Kieran Treadwell likes to save the fire and brimstone for the weekend.
That’s an exaggeration, he prefers to build the emotional intensity closer to game time when it’s more relevant.
At the start of a match week his focus is on analysis, embracing the detail of the game plan and translating it to the training pitch.
Sitting behind a wooden desk at the Kingspan Stadium on a Monday afternoon, he is the epitome of calm, measured in his responses and easily straddles the line between confident and bullish. He’s happy to correct any notion that an Ulster victory at the Aviva Stadium would constitute a major surprise.
“I don’t know if it would be an upset; we always back ourselves. We’ve definitely got the team and performance in us to do it. I’m confident going into the weekend. I’m the sort of person that will stay quite calm and do all my analytic work at the start of the week and try to bring that emotional side into it towards the end.”
It wouldn’t always have been his way, a fact that he acknowledged last year, in highlighting a change in outlook with regards to his rugby, inspired by his fiancée Beth Miller. She used to text, ‘good luck’ before matches but amended it to ‘go out and really enjoy yourself’.
It resonated with him, and instead of being outcome-driven Treadwell refocused on enjoying the process of improving, conscious of not getting in his own way mentally, which coincided with an upturn in fortunes on the pitch.
He has won six of his 11 Ireland caps since last July including coming on in all three Tests in the series victory over New Zealand, six years after making his debut as a 21-year-old on a two-Test tour to Japan. It marked a definitive moment in his rugby career. His mum, Liz, originally from Longford, moved to Carshalton in South London as a child.
Amongst Treadwell’s schoolmates at John Fisher School in Croydon was the current England number eight Alex Dombrandt; the pair were also part of the Harlequins academy.
Treadwell played for Ireland, first, and then England, at Under-18 and Under-20 levels, where at the latter age-grade he helped the team to a runner-up position in the Junior World Championship.
Ulster then made him an offer he couldn’t refuse, and he moved to Belfast. His first three Ireland caps in 2017 were followed by a four-year gap until his fourth and fifth in the 2022 Six Nations Championship and then six more since including seven minutes off the bench against England in the recent Grand Slam decider.
Treadwell had to come to terms with playing in the November Test series and then being omitted from the original Six Nations squad. What was the message from Irish head coach Andy Farrell?
“I think for me it is consistency, always having those off moments whether it be in attack or defence just always being there, always being present.
“It’s the enjoyment in it, enjoy getting better, enjoy stringing performances together. I sort of went backwards in that I suppose instead of it all being outcome-based, ‘I need to win this, I need to get picked, I need to do this,’ where I’m doing this to get better and I’m enjoying what I’m doing.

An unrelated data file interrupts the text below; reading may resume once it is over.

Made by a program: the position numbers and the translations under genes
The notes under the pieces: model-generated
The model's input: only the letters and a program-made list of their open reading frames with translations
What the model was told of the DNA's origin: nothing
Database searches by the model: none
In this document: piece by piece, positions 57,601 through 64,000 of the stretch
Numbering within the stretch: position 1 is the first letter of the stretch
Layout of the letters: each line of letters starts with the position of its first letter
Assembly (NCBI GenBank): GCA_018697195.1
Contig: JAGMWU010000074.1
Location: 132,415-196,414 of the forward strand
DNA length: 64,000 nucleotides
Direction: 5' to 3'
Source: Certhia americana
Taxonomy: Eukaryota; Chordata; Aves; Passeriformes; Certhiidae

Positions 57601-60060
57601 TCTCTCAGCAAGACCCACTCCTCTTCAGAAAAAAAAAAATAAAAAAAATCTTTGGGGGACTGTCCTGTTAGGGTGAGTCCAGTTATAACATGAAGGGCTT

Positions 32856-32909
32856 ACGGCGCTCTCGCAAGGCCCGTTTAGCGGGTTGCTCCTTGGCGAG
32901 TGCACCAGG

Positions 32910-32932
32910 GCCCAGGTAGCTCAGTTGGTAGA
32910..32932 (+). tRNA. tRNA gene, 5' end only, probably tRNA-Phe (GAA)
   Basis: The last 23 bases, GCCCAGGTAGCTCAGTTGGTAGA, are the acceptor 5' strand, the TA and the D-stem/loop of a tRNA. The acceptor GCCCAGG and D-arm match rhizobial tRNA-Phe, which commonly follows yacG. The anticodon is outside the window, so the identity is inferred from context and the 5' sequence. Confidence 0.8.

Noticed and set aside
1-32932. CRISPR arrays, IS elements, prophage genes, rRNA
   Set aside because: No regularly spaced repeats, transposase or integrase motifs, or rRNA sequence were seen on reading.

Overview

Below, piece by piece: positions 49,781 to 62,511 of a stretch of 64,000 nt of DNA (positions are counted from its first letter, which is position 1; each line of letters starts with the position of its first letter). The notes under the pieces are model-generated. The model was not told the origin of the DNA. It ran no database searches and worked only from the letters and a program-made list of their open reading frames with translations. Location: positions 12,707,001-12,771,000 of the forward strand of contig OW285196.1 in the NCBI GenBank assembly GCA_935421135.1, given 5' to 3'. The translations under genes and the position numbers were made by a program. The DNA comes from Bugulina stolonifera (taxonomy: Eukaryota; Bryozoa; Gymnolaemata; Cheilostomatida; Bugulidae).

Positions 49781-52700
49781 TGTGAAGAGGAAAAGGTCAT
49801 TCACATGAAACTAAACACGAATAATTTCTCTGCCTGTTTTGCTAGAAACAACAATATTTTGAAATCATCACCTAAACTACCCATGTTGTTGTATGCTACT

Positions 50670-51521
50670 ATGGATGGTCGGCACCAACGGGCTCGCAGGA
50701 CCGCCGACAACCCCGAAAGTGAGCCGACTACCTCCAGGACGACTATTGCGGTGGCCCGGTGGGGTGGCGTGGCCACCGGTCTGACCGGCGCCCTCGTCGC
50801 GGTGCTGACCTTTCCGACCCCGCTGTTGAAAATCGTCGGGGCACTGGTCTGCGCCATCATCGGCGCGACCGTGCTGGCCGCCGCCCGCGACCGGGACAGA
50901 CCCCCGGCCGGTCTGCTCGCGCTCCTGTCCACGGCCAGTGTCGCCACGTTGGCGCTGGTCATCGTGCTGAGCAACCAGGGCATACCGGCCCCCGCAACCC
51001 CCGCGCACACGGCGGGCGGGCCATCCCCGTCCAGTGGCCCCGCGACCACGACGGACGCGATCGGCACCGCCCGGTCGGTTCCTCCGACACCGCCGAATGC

“There is always an expectation, you know your own ability and you know how well you can play so there is always going to be that sort of pressure on yourself. It is how you grow within that and don’t let it drag you down, how you approach the occasion.”
Last December Ulster led Leinster 22-3 at the interval in the RDS with a man advantage after Cian Healy was sent off but lost the game 38-29, the start of a tailspin in results terms for a couple of months before a recent run of five wins in the last six matches.
Treadwell explained that the coaching group and players rescued some positives from a general aura of disappointment but that it took a while for the general performance to reach the requisite levels to start winning again consistently.
He outlined the folly of being overly fixated on, or stimulated by, Leinster’s accomplishments.
“It’s all about focusing on us. We’ve got the plan, the players and the performance in us to do that. Obviously, you [must] look and do your analysis and that and try and see if you can find out little bits and bobs that you can use to your benefit but it’s all about this week.”
As if to offer an example he deflects a question about how Ross Byrne differs to the injured Johnny Sexton and whether it will make a substantial difference to the way that Leinster will play.
“He’s [Ross Byrne] a similar enough player to Johnny. Obviously, Johnny is Johnny.
“I’m going to sound like a parrot but it’s about focusing on ourselves and how we can impose ourselves on the game and not taking a massive focus on individuals because they’ve [Leinster] got loads of great individuals and so do we but it’s [about] that collectiveness and imposing our game onto them.”
There are obviously personal sidebars in performance terms and how they might influence Farrell’s thinking when it comes to compiling his World Cup squad. But, as Treadwell has come to learn, it is about staying in the moment and enjoying it that brings out his best.
But for 80 minutes this evening it is all about Ulster.
“I have been here for seven years, and it would mean everything to me and everyone here [to win some silverware]. We work so hard, and no one sees the nitty gritty bits we do, the work we do at home on the laptops and that sort of stuff. The amount of man hours and work we put in, it would mean so much to us all.”
Doubtless it will be reflected in the performance.